Good Fruit Grower

February 2013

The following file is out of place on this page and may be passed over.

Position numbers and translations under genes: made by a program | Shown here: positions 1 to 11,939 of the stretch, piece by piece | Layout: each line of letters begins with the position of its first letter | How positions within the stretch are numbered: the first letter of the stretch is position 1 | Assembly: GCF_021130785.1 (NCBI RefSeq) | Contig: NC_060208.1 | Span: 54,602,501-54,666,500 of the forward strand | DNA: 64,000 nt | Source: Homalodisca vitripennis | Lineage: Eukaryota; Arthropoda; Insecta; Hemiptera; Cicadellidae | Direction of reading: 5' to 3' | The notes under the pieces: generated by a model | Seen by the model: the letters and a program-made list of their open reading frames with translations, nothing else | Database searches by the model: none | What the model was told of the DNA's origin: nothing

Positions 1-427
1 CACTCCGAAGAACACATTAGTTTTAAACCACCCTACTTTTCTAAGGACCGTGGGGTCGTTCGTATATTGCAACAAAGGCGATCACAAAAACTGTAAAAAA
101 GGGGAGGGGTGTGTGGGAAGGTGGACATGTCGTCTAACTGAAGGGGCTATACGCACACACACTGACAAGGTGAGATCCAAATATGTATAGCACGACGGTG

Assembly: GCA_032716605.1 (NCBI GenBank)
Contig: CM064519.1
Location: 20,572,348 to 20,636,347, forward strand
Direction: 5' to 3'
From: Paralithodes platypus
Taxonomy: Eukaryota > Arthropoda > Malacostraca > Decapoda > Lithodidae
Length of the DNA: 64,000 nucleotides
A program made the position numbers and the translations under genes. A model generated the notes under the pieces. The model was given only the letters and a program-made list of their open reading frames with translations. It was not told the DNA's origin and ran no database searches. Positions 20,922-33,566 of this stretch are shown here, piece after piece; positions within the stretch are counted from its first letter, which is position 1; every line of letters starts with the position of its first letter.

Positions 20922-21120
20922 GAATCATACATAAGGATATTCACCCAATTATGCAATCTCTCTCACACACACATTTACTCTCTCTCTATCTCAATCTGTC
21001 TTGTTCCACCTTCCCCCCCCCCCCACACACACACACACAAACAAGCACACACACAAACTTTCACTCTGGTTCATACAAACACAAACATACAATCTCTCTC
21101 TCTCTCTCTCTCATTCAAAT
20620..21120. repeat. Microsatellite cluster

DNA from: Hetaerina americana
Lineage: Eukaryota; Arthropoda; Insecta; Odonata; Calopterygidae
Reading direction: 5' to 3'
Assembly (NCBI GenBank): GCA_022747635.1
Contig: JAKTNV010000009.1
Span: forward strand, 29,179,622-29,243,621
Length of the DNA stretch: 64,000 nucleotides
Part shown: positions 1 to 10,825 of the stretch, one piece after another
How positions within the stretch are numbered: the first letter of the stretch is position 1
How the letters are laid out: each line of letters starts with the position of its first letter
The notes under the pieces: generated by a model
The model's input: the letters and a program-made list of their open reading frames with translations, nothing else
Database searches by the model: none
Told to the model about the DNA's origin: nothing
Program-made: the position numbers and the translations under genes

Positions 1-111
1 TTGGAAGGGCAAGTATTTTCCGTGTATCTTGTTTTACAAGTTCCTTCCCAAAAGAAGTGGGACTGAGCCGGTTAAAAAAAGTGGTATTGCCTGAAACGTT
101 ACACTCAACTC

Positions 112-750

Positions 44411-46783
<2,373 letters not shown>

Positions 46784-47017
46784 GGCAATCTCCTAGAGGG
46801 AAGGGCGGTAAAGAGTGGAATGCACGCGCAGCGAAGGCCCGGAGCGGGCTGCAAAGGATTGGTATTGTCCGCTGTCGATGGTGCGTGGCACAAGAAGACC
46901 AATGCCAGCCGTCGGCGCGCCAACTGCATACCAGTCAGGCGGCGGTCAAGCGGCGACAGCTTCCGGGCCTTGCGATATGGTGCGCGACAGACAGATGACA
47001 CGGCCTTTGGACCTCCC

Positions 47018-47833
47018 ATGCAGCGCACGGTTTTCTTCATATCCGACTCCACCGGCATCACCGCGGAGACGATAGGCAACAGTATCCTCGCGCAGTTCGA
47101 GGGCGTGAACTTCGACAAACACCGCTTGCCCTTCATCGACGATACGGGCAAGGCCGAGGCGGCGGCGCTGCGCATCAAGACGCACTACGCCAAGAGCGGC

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Viticulture Wine industry in a growth SPURT ashington's wine industry is in another growth spurt, though it's not as obvious as the big boom in the late 1990s to mid-2000s when acreage tripled, winery numbers quadrupled, and it seemed every Seattle wine lover became an overnight grape grower or winemaker. What's different this time is that the growth is measured, planned, and being encouraged by wineries with contracts in hand. Growth is in response to steady wine sales and not based on speculation. The Washington Wine Commission, established to promote Washington wine, completed a strategic plan last summer to forecast where the industry would be in five years. Steve Warner, executive director of the Wine Commission, says that the board of directors used the following assumptions to help forecast the future: Assumption 1. National wine industry will continue to grow at 3 percent annually, which will result in total wine sales of 350 million cases by 2017 (based on data showing U.S. wine sales have increased in volume an average of 3 to 4 percent for the last 18 years). Assumption 2. Washington's wine industry will grow an average of 5 percent in the next five years. (The state has outpaced the national sales average in the last few years and is currently 12 percent ahead of previous year numbers. Five percent was deemed conservative by the Washington Wine Commission by Melissa Hansen board, according to Warner.) A growth of 5 percent annually means the state will produce nearly 16 million cases of wine by 2017, Warner said. Washington produced approximately 10 million cases of wine in 2010 from the state crop of 160,000 tons (a ton of grapes yields around 63 cases of wine). "Sixteen million cases of wine translates into about 62,000 bearing acres," he said, adding that the commission used a baseline of 45,000 acres, the most current statewide acreage number available. A U.S. Department of Agriculture survey done in 2010 and released in 2011 reported nearly 45,000 acres were planted to wine grapes. The Washington Wine Commission's growth projections for the industry could come earlier than planned. Steve Warner says, based on Wine Commission projections, wine grape acreage will hit 62,000 acres in five years— or less. New normal? Warner said the original wine grape crop forecast made internally last summer by the Wine Commission for budget and promotion purposes was 176,000 tons—a number that was revised in August to 190,000 tons. The USDA forecast a wine grape crop of 185,000 tons last August, which would top the previous record of 160,000 tons in 2010. Final crop size numbers are usually released by the USDA in January and were unavailable at press time for Good Fruit Grower. "Is the 190,000 tons an anomaly from good weather in the fall, or is it the new baseline normal?" Warner asked. "The commission thinks it may be a new baseline, and if so, acreage projections and tonnage of the strategic plan would be reached by 2014, even earlier than we forecast." He noted that the commission threw out the 2011 crop when it was averaging yields and projecting future acreage because the crop was so short due to a Thanksgiving freeze the previous fall. 16 FEBRUARY 1, 2013 GOOD FRUIT GROWER Wine grape vineyards in the Yakima Valley of Washington State.

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